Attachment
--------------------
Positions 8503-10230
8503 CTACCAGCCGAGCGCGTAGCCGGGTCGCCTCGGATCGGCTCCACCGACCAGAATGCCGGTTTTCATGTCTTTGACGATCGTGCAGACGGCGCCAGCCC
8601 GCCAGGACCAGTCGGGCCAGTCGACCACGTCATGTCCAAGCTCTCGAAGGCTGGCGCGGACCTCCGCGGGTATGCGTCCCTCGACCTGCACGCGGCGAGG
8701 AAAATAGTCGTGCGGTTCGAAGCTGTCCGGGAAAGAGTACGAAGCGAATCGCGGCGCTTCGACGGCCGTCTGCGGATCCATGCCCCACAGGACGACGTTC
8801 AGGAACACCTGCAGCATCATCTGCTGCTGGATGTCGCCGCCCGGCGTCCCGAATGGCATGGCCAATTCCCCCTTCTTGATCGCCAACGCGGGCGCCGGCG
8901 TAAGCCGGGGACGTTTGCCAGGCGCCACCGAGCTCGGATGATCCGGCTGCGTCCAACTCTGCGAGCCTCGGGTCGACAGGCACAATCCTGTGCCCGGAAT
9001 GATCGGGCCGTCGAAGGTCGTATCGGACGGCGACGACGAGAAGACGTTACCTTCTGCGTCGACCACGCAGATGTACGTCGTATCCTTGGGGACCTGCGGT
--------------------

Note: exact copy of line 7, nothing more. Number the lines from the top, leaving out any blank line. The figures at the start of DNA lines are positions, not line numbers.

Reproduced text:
9001 GATCGGGCCGTCGAAGGTCGTATCGGACGGCGACGACGAGAAGACGTTACCTTCTGCGTCGACCACGCAGATGTACGTCGTATCCTTGGGGACCTGCGGT